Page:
Lindsey Brown


Lindsey is a partner in Milgrom & Daskam’s litigation practice group. She represents clients in a variety of matters, including employment, contract, and business disputes. An experienced and effective advocate, Lindsey counsels clients in all phases of litigation, whether navigating mediation or representing their interests at trial. 

Prior to joining Milgrom & Daskam, Lindsey spent five years as a Deputy District Attorney in the First Judicial District, serving the citizens of Jefferson and Gilpin Counties. During her time as a prosecutor, Lindsey handled thousands of complex criminal matters, including cases of drug trafficking, aggravated robbery, kidnapping, homicide, and sexual assault. She has tried over 40 cases to verdict. 

Lindsey earned her Juris Doctorate from the University of Denver Sturm College of Law, where she was a member of the nationally-ranked Trial Team. Lindsey also worked as a judicial fellow for District Court Judge Christopher Zenisek, of the First Judicial District. Lindsey completed her undergraduate studies at the College of Saint Benedict (St. Joseph, MN) where she graduated with honors, majoring in Peace and Conflict Studies with a minor in Hispanic Studies. Lindsey is proficient in Spanish. 

Outside of the office, Lindsey enjoys spending time with her husband, daughters, and rescue greyhound. She also serves as a board member of Denver MAMA (“Mother Attorneys Mentoring Association”), an organization focused on supporting and empowering working mothers in the practice of law.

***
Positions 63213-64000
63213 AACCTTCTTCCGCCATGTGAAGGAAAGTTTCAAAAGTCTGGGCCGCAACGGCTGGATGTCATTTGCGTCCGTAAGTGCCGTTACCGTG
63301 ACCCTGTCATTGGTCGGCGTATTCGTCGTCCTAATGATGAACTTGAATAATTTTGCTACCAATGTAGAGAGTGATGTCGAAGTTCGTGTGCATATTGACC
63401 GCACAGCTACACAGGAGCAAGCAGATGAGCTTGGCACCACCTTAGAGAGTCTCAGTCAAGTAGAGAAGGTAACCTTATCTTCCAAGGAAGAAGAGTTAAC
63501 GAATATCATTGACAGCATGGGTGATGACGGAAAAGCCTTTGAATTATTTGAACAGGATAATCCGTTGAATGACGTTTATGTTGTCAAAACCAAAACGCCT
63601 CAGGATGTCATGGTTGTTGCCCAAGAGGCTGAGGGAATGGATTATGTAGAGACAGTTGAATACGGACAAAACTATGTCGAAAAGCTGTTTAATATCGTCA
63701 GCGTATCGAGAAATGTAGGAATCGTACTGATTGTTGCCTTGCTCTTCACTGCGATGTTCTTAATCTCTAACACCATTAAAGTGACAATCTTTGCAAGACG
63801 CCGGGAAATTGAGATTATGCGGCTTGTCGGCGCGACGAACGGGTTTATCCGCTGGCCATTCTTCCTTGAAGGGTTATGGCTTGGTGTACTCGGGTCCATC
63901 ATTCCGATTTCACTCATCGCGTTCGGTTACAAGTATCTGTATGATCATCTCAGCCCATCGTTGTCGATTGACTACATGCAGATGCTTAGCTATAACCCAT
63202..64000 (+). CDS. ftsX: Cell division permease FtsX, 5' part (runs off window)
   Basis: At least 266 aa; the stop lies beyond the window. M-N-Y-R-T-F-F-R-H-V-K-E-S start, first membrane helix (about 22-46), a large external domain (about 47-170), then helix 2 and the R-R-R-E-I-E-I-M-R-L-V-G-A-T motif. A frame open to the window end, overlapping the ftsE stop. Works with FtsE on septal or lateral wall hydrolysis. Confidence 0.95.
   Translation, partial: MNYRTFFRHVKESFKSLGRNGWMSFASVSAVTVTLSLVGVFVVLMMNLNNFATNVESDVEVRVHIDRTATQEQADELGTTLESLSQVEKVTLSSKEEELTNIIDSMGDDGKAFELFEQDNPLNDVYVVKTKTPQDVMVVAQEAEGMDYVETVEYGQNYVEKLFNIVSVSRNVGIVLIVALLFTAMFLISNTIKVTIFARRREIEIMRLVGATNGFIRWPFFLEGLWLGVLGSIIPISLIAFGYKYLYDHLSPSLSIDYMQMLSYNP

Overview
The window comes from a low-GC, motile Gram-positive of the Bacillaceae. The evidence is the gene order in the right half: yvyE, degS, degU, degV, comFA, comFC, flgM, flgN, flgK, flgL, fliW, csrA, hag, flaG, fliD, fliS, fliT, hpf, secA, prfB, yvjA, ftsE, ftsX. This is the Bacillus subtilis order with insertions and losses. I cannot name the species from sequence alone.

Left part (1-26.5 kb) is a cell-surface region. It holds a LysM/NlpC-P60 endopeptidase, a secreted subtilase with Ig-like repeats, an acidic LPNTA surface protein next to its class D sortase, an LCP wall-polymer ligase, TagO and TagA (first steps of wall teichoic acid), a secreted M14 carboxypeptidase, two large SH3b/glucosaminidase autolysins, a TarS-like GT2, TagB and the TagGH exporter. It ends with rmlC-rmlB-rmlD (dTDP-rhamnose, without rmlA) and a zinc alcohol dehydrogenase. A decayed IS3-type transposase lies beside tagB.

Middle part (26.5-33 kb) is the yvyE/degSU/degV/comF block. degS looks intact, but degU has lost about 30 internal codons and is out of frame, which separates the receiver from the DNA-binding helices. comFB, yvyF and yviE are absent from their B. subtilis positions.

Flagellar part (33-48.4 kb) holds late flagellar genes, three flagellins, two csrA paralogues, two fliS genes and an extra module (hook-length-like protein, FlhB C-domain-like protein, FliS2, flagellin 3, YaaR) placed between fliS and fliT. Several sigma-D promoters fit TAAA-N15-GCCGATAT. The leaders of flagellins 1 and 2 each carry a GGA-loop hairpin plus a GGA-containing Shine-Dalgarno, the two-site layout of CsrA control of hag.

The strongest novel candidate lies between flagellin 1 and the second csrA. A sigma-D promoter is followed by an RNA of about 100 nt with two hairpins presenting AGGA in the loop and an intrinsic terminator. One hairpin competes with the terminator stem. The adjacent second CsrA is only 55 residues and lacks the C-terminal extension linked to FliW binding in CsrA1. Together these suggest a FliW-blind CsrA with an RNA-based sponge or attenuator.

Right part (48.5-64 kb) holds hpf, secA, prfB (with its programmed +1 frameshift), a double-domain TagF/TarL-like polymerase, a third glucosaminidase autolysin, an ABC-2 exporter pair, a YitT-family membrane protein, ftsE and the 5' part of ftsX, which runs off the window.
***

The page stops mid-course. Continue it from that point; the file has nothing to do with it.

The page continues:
Complex Commercial Litigation

Employment Law

Business Disputes


Employment Law

Workplace Accommodations for Nursing Mothers

Many women choose to breastfeed their newborns, as the benefits of nursing are well-established. However, returning to work can present challenges to nursing mothers. Currently, twenty-eight states have laws related to supporting nursing women at work, and Colorado is among them.

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LLC Member Bankruptcy and Automatic Buy-Out Provisions

When an LLC member claims bankruptcy, or otherwise becomes insolvent, it can pose problems for the LLC and other members. Many operating agreements contain provisions addressing this scenario, which often allow for the other members to immediately purchase the membership interests of the bankrupt or insolvent member. The buy-out process is often automatic, meaning the insolvent member has no choice in the selling of their membership interests. This is a harsh remedy, appropriately reserved for situations where the bankrupt or insolvent member is in serious financial peril.

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Employment Law

How Employers Can Support Working Moms Post-Pandemic

Working moms have been especially hard-hit by the stress of pandemic life. When schools and daycares shut down, working moms* were expected to take on the role of teacher, in addition to their other two full-time jobs: mom and employee.

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